Countries like the UK, the US, Korea, Japan, China (including my beloved city Hong Kong) have opted for a more competitive environment that fosters elitism. The most extreme example may well be Singapore where there is a very scary streaming system that happens as early as 6 or 7 years – best students get the best teachers and resources. The fittest survive, and everyone tries to be the winner in the race. This competitive environment is more likely to fulfil the full potential of students in the sense that the best compare themselves with the people on the same caliber. And therefore many parents love public schools, Oxbridge and ivy league universities.

In Scandinavian countries, they emphasise the goal of learning is self-improvement, and it doesn’t matter who runs faster. The weaker students don’t suffer a sense of failure as easily as others in a competitive environment. More students are lifted up to a higher standard, which gives Finland a higher average standard of performance. But the brightest kids are a bit bored.

One argument I have heard before is that countries need a group of highly capable people to run the country, and that can only be nurtured through elitism by giving the right amount of resources to the right people. While we may give up a portion of the student population who do not succeed academically – for example, more than 20,000 students out of 100,000 fail all subjects in HKCEE, the upside is we get really high-skilled all-rounded labour who is each worth two persons.

The counter-argument in favour of equality is that by spending more resources on enhancing the ability of the weaker students, society actually saves by preventing a lot of social problems that can potentially arise from an enormous group of people with little or no productivity who are likely to be harbour grievances as they feel stuck in desperation. While it is true they spend a lot of money on educating everyone to a high average standard, they in turn create a generally more productive force which is less likely to pose long term social problems.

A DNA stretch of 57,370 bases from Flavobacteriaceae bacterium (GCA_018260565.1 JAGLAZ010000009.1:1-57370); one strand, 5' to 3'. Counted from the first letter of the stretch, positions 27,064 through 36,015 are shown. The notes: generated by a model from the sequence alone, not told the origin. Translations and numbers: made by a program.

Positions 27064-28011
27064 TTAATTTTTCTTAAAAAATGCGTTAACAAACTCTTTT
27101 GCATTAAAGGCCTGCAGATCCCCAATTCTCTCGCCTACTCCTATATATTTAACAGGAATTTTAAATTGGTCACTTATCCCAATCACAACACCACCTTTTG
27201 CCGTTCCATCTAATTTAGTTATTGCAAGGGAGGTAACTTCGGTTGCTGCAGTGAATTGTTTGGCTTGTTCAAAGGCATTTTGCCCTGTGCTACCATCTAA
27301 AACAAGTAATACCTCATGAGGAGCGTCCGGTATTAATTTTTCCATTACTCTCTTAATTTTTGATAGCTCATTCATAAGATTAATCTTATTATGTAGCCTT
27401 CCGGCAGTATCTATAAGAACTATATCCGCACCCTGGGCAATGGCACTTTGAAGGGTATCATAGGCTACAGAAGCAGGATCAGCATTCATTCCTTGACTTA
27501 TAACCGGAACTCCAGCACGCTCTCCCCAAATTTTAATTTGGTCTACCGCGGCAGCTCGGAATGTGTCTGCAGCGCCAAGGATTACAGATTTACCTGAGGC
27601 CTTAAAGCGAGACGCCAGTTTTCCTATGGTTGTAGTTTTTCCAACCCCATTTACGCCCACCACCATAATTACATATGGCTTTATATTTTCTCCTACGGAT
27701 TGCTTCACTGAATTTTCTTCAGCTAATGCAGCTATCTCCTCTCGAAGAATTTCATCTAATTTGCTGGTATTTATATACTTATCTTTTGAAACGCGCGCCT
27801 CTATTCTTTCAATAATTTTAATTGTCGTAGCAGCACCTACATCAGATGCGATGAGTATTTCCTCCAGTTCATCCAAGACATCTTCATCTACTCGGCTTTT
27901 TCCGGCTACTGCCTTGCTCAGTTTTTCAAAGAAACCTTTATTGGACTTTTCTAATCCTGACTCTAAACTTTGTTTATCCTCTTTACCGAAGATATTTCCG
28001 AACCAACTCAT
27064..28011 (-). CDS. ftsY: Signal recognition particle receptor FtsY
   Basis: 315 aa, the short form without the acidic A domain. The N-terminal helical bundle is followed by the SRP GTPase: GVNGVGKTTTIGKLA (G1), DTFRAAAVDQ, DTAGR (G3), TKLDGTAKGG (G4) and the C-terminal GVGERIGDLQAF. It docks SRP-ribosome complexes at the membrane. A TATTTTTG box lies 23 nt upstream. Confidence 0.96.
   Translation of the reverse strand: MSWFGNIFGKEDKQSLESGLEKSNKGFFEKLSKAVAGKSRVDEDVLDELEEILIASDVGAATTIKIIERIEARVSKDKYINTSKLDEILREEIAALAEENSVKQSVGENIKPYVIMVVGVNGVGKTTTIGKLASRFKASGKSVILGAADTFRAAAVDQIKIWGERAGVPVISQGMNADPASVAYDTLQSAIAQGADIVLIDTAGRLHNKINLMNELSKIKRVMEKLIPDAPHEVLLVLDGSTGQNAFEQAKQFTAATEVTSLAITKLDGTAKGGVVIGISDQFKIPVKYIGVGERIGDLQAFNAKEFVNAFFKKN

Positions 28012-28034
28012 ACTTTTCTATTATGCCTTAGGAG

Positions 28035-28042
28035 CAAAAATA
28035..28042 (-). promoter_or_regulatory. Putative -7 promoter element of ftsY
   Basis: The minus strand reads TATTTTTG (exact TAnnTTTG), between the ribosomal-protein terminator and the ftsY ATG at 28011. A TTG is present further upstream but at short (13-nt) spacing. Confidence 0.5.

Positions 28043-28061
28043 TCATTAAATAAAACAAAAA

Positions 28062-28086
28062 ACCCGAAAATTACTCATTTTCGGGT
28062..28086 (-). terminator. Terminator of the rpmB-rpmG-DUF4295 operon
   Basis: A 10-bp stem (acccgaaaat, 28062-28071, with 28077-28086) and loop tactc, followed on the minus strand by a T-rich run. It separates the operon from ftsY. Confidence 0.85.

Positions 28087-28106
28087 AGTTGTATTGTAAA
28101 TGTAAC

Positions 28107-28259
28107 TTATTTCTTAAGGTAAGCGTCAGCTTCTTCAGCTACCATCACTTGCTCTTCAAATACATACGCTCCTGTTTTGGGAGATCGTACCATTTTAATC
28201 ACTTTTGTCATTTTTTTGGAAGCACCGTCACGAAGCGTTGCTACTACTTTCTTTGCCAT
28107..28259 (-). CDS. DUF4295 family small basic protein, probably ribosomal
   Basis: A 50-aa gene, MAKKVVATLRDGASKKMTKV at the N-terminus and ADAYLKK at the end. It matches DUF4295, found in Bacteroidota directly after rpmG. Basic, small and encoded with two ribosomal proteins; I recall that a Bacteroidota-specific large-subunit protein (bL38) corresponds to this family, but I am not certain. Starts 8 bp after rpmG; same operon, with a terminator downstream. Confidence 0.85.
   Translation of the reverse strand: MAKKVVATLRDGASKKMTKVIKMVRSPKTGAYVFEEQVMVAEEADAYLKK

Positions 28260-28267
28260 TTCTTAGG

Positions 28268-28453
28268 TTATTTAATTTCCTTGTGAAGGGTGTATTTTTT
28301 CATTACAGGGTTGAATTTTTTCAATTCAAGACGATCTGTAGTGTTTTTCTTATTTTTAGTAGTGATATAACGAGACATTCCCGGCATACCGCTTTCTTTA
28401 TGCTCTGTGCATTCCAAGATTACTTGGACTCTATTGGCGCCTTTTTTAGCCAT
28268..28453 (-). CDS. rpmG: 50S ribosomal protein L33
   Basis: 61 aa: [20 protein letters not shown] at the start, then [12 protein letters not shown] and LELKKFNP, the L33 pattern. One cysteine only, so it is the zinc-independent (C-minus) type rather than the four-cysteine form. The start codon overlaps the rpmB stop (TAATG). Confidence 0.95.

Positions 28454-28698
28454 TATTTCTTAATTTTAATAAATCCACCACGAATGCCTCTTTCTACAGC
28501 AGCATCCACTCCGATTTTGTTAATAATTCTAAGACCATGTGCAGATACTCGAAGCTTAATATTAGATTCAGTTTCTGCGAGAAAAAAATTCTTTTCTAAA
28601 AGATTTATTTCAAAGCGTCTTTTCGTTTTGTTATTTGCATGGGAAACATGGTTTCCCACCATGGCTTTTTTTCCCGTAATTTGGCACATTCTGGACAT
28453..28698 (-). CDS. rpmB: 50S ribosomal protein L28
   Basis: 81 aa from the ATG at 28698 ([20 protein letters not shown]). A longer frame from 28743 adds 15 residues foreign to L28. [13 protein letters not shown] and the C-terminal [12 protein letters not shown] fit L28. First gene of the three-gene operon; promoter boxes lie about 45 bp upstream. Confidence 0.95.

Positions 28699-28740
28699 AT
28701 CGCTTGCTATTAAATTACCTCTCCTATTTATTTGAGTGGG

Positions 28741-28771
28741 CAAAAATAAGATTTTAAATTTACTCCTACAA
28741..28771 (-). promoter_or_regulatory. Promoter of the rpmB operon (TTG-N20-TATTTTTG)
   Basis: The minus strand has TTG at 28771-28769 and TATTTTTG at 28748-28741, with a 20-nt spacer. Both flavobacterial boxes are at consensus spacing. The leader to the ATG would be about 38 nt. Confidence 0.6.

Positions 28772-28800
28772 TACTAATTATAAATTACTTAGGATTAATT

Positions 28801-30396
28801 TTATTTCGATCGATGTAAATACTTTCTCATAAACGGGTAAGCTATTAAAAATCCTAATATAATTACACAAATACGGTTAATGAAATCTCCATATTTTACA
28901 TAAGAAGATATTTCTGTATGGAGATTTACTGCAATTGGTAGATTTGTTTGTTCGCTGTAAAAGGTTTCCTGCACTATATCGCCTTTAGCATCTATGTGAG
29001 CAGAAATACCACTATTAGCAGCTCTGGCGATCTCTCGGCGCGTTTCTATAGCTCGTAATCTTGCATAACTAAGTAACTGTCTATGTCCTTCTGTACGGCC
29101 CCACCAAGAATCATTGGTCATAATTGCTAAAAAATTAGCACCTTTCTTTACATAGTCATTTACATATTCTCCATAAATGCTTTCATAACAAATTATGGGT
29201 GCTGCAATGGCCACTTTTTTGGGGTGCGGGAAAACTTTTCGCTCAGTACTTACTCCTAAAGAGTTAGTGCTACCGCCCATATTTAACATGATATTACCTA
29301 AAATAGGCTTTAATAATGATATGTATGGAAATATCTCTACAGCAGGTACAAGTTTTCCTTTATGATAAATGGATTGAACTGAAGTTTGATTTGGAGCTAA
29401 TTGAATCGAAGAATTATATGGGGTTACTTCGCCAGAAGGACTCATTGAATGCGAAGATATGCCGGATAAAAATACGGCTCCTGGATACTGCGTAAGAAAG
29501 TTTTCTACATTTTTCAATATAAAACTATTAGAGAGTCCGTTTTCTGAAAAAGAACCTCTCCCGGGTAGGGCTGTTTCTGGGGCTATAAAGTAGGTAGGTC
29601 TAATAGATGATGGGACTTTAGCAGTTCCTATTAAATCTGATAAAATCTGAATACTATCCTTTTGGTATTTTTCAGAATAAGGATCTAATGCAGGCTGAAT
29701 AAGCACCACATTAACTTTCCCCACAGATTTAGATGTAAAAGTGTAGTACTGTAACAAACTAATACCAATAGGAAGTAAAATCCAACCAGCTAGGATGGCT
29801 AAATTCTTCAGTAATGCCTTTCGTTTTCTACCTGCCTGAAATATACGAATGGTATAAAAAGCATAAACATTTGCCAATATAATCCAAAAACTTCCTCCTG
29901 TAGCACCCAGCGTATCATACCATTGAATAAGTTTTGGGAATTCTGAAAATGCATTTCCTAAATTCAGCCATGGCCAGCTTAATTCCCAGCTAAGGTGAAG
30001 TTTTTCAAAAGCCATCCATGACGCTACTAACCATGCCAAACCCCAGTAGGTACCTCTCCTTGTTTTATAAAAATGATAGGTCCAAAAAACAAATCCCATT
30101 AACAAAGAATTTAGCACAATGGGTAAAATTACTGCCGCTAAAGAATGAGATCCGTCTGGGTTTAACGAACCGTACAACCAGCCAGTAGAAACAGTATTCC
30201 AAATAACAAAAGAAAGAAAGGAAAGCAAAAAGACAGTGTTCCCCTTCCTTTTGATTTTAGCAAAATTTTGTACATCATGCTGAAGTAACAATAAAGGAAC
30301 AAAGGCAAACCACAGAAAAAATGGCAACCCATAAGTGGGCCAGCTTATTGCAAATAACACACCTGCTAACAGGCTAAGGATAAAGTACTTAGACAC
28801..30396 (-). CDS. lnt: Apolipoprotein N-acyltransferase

To some extent, it is a question of striking a balance between ensuring that everyone gets equal opportunities to fulfil their potential and promoting excellence in the achievement of the more gifted students—that is, if it is possible to have the cake and eat it too. Is elitism mutually exclusive with equality?

3. Is equality practicable in Hong Kong or other parts of the world?

Is society ready? Would parents complain about too slow a syllabus when their children are brighter?

Can the average standard really be raised with a mixing of the best and poorest students? Or would it be the case that the best students become adversely influenced and uninterested in studying as a result?

Are there enough resources for looking after everyone?

Does the massive population of Hong Kong mean that it can readily sacrifice a good number without compromising the future of its people? That is - is equality really necessary?